Part 2

The Great Debate: Active Versus Passive

So, some investors believe the best thing to do is buy the haystack rather than find a needle in it. This concept is called passive management,and it aims to mimic the returns of a given index or group of securities rather than seeking to get a return above the benchmark. This type of management is mainly responsible for the rapid proliferation of ETFs over the past decade, which are usually passive vehicles. Active management seeks to outperform the market by actively allocating capital to assets in different proportions than that of the index or benchmark. This is one of the great divides on Wall Street in terms of investing styles, and it will result in very different actions by investment professionals.

The Great Debate: Active Versus Passive
Source: BP Wealth

Acclaimed American Economist and writer Burton Malkiel, who wrote the finance classic A Random Walk Down Wall Street, is a major proponent of the Efficient Market Hypothesis (EMH). This theory is essential to understand before investing as it is one of the main differentiating philosophies between different groups of investors. According to the critical view, markets should efficiently consider all the public information when determining asset prices. Therefore, stocks are trading at their fair value at any given time, according to the EMH.

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Taken to its’ extreme, as Mr. Malkiel does in his book, this implies that monkeys randomly throwing darts to select stocks should perform just as well, if not better, than any active management strategy over time. Only 17% of active managers beat the market over ten years, and if you stretch that out to 20 years, the number dwindles to a mere 6%. The longer funds are managed actively, the less chance they offer consistently lucrative returns than the overall market.

Alpha and Beta

Those who disagree with the efficient market hypothesis believe that markets may not correctly value assets over time because of asymmetric information. Proponents believe they can achieve Alpha by successfully identifying mispriced securities. Alpha is an important term in the discourse of investing, particularly for the institutional crowd. This term refers to the measurement of an investment’s return compared to the broader market or a particular index that it is being compared to. Alpha is also sometimes used interchangeably with the term risk-adjusted return.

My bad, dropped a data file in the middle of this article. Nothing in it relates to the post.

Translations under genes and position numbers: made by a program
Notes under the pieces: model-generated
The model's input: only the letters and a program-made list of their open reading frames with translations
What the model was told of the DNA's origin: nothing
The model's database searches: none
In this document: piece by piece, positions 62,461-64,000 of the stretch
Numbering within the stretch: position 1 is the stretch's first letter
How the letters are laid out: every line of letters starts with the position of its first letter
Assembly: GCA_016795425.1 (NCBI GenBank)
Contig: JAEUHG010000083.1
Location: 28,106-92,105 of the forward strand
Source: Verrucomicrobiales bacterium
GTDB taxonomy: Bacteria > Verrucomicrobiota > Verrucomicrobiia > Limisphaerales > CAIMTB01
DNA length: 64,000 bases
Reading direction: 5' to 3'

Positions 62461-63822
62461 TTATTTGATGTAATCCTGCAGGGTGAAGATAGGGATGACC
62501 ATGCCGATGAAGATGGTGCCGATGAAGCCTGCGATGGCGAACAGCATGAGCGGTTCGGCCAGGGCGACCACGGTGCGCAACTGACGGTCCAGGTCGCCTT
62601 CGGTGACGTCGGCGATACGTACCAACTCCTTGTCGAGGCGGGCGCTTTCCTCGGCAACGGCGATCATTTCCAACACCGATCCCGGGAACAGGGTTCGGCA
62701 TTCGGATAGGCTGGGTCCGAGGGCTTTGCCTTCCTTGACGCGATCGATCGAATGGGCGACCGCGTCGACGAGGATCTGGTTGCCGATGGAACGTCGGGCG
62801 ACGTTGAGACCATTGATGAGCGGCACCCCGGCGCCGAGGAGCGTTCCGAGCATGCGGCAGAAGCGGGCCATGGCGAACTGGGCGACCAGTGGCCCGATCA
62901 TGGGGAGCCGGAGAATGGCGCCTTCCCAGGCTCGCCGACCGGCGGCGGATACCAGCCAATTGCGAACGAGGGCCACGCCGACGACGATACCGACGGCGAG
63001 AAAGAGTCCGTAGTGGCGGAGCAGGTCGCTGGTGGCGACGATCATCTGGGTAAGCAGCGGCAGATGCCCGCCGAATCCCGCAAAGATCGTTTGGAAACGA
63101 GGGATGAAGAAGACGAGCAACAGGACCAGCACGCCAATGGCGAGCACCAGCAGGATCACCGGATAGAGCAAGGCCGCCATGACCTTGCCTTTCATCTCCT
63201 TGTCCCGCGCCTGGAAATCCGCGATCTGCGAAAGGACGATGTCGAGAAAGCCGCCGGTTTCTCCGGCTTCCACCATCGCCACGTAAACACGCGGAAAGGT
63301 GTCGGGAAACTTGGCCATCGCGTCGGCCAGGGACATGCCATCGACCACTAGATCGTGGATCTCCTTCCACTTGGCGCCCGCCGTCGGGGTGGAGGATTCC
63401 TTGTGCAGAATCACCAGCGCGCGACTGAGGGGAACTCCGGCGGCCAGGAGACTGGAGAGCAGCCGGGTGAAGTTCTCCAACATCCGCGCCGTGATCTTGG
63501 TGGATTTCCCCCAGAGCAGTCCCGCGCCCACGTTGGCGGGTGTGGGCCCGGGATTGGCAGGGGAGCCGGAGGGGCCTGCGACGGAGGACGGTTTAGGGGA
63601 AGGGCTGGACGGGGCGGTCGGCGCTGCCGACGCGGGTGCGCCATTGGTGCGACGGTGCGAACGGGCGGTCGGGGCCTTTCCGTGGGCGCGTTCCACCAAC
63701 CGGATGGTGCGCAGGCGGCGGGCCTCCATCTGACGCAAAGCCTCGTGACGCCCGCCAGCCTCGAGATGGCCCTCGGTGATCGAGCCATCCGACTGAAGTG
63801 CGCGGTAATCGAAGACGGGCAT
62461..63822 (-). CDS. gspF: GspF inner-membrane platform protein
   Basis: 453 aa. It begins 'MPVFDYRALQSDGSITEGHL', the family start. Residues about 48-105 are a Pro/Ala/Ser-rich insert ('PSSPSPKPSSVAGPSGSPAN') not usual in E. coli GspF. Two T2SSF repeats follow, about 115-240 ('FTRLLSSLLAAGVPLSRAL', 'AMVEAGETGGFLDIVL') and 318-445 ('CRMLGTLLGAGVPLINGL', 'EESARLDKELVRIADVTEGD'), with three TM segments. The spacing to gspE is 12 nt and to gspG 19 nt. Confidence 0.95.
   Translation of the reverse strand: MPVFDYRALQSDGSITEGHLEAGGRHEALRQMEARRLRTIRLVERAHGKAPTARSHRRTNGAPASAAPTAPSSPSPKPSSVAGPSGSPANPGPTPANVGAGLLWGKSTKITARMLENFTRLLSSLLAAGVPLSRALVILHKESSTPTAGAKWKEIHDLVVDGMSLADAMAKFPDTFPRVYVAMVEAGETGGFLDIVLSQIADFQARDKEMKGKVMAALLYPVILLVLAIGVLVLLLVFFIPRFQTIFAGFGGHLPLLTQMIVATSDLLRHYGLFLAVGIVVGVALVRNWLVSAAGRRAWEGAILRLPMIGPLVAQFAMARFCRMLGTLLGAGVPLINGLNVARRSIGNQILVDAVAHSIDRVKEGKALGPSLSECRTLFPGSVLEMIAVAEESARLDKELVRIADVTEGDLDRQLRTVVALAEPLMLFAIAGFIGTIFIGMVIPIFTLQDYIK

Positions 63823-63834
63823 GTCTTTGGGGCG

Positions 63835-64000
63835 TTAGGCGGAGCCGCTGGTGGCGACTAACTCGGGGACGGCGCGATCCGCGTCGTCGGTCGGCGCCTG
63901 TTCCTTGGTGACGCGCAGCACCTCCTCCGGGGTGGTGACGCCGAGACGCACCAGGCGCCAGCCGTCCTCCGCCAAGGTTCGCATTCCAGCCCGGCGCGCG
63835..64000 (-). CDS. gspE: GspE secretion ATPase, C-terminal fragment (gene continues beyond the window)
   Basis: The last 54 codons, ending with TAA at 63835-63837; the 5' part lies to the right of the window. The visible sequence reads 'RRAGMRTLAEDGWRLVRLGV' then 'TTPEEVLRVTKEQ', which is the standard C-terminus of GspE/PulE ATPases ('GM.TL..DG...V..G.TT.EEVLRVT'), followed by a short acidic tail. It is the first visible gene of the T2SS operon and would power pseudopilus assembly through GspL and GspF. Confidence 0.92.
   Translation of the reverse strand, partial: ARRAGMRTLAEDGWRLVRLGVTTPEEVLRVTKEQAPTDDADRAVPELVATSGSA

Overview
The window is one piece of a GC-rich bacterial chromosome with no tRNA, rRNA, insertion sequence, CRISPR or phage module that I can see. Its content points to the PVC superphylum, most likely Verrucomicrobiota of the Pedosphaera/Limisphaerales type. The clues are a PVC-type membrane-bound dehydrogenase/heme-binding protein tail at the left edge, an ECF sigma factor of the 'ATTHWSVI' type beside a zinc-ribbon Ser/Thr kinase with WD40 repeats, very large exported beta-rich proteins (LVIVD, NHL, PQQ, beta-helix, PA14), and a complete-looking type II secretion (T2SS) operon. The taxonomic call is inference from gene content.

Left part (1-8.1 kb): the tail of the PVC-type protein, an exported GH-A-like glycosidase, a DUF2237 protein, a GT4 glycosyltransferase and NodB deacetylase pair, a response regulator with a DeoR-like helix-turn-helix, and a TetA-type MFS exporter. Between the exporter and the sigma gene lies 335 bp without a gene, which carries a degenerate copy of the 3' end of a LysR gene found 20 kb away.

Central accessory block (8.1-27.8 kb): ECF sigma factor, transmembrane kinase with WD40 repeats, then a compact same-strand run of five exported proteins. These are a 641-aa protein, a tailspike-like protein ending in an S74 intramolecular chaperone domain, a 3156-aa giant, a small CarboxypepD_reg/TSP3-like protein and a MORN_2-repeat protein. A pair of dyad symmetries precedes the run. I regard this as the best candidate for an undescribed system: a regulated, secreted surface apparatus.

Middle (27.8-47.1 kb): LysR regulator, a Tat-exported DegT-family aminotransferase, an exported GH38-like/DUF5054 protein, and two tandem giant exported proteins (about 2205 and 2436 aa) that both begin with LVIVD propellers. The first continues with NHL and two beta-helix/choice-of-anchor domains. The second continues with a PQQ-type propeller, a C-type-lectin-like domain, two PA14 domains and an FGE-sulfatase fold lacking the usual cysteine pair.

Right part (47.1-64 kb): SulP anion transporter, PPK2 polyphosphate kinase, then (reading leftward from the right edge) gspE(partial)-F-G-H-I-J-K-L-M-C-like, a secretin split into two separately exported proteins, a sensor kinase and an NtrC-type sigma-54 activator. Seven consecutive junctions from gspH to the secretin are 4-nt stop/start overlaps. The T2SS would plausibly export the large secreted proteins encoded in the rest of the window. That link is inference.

Alpha = End Price + Distribution Per Share – Start Price/ Start Price

On the other hand, Beta refers to an investment’s relative volatility compared to the market or a specified benchmark. So, a stock with a beta of 1.0 has the same volatility as an investment. A stock with a .8 beta will be 20% less volatile than the overall market. A stock with a beta of 1.2 will be 20% more volatile than the market or benchmark. Both Alpha and beta are historical measures. Beta should not be thought of as a static variable that never changes. It very much changes with the drivers and catalysts that affect the market at any time.

Beta = Covariance of Asset’s Return With Market Return/Variance of Market’s Return

Alpha and Beta are inextricably linked. Risk-adjusted return essentially measures what you are getting paid for the risk you’re taking. If you’re taking more risk than owning the index, you should get better compensated for that risk. If you’re getting a better return than the market, then the price is usually at least partially enduring volatility. Volatility is often the “price,” so to speak, of market-beating returns. Beta cuts both ways, a stock with a high beta will tend to overperform when the market goes up and will also perform worse when the market goes down. Risk-averse investors tend to prefer lower beta stocks, while more aggressive investors seek out a high beta. Remember, alpha and beta are always backward-looking as well.

In a nutshell, the goal of most investors is to get the best return possible for the volatility they are shouldering. There has also been the rise of strategies that mix active and passive management as a smart beta strategy. These aren’t quite the same as actively managed strategies and use active allocation of passive ETFs in an attempt to outperform the market. It is a hybrid approach since it aims to outperform using certain guiding factors but generally uses passive ETFs.